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January 19, 2012 10:47:41 AM

+1, good explanation.

The idea behind the whole thing was that if you were likely to OC the proc, you probably didn't want the onboard GPU (since you'd likely have a card) - so they made P67 chipsets for those people. P67 could OC unlocked k-series chips, but had no onboard graphics. For those that wanted onboard graphics, they made the H67 chipset, which was aimed at the mainstream non-gamers. Because of that, it had no ability to overclock.

But the onboard GPU is the key to using QuickSync to quickly transcode videos - so the enthusiast crowd wanted that too. So they put them together in Z68 - overclocking and onboard GPU.
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January 19, 2012 10:48:21 AM

EDVINASM said:
That's just an old sentence from a year or so back. Now that the Z68 is released it will solve any of your issues since it is P67 and H61 combined. Basically it has all you might need to use 2500k. SmartResponse, Memory OC, GPU OC, CPU OC, onboard Intel GPU etc. Just make sure you have a decent mobo such as ASUS P8Z68 V-Pro.


Thanks for replying! So, (in reference to your comment about "Z68"), are you referring to something on a motherboard (like a socket-type)? If so, then almost any motherboard I choose, should have that; it will then work fine with the CPU I'm considering. Right? If I'm wrong, then please explain further, if you don't mind. Thanks again!

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January 19, 2012 11:03:05 AM

If you are buying the i5-2500k then you want either the P67 chipset or the Z68 chipset. Both will give you the ability to overclock the CPU because those two chipsets allows you to change the core multiplier. The H67 chipset is not meant to overclock the CPU. While it may allow you to overclock the integrated graphics core (Intel HD 3000), most people who buy an i5-2500k also buy a graphics card.

The P67 does not give you the option to use the Intel HD 3000 graphics core at all. Those motherboards do not come with any DVI, HDMI or VGA ports which is why you must install your own video card. But like I said, it gives you better options to overclock which is what you want.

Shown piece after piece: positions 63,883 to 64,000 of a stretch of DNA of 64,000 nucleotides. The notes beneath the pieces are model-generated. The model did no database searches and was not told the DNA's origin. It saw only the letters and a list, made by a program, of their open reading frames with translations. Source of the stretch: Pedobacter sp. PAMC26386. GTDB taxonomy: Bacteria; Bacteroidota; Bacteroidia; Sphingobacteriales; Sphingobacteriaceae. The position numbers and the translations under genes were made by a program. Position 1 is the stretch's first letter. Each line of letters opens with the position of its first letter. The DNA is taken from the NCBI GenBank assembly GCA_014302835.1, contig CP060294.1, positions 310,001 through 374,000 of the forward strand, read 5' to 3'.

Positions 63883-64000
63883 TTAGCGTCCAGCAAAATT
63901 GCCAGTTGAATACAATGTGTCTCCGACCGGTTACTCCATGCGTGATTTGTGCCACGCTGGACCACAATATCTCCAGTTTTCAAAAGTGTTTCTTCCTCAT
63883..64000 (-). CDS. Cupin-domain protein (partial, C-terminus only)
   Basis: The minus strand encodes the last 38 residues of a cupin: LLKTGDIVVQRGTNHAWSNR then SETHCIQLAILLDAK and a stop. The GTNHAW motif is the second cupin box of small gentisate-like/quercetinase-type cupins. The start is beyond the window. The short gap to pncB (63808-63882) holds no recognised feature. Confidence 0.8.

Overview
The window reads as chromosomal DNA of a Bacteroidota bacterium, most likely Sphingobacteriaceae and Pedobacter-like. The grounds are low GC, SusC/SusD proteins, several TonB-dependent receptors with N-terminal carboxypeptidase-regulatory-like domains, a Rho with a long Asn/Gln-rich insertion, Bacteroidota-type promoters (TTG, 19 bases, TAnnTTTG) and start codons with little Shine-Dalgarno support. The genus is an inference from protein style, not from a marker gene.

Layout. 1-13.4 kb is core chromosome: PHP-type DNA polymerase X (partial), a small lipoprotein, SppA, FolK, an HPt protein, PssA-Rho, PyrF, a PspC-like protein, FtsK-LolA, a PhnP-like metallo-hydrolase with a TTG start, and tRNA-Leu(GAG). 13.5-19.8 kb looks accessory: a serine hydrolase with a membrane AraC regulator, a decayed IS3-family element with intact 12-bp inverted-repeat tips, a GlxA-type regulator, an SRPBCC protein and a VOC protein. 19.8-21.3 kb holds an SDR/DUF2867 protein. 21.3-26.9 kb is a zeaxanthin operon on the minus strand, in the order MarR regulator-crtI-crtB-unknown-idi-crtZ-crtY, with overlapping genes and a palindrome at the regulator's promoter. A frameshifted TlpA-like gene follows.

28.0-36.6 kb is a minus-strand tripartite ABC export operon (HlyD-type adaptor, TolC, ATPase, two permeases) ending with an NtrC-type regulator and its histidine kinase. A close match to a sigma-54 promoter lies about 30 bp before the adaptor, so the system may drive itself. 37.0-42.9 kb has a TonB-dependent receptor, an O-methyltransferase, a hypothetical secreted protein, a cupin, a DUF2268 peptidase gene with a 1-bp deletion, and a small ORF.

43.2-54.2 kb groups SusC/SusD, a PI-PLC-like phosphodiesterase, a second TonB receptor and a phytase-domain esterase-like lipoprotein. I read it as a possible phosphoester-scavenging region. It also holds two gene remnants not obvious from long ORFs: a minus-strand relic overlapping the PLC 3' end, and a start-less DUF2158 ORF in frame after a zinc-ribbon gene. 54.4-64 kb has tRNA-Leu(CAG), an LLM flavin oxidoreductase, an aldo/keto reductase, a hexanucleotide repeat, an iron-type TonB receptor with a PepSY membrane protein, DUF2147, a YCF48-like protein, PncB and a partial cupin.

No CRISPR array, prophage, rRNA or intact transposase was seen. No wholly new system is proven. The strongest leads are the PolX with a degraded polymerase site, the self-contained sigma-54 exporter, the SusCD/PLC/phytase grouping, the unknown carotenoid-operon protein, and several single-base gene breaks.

The Z68 chipset is sort of like a combination of the H67 and P67 chipsets. It does allow you to use the Intel HD 3000 graphics core if you choose to and it has options to overclock the i5-2500k. If you install a video card and it dies later on then you can at least switch the Intel HD 3000 to at least watch a movie or surf the net to order a new video card. Naturally the Z68 comes with the appropriate DVI, HDMI, and VGA ports (similar to the H67) so you can connect it to the monitor.

Features that the Z68 has which the P67 doesn't:

1. You can use the Intel HD 3000 graphics core as explained above.

2. Quick Sync - This is a feature most people will likely not use. This is for video encoding purposes and it do video encoding extremely fast. It uses features in the Intel HD 3000 graphics core to decrease the time it takes to encode video. From some benchmarks I have seen the decrease in time is pretty impressive. But, the video quality is only mediocre. This is a feature I would not bother using (I encode movies from time to time).

3. SSD Caching - This feature requires that you have a SSD (solid state) drive. It turns your SSD drive into an intermediary between the RAM and the HDD. It takes data chunks of the most often used programs and stores them on the SSD, to be referenced by the system – this drastically reduces loading times of often used programs. In essence, this gives you the loading performance of having programs installed on an SSD, without the need to purchase a much larger SSD to accomplish this.
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January 19, 2012 11:05:26 AM

The Intel HD 3000 is only as powerful as a Radeon HD 5450 so it isn't really meant for playing games. But it should handle some old games from 2005 or before pretty well.
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January 19, 2012 11:05:37 AM

Kreelor said:
Thanks for replying! So, (in reference to your comment about "Z68"), are you referring to something on a motherboard (like a socket-type)? If so, then almost any motherboard I choose, should have that; it will then work fine with the CPU I'm considering. Right? If I'm wrong, then please explain further, if you don't mind. Thanks again!


Yes, if you go with the Z68 chipset, all motherboards with this chipset will accept your 2500k CPU (it's LGA1155 socket technically). Just don't go for very low end motherboards (price wise visible, cheap is cheap) as you might not be able to overclock by much and your future expansion would be limited. Some motherboards have this "Gen 3" sticker, go for it. This means future LGA1155 CPUs will be supported. In case you decide to change your 2500k for something faster (I wouldn't worry too much though).
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January 19, 2012 11:09:06 AM

jaguarskx said: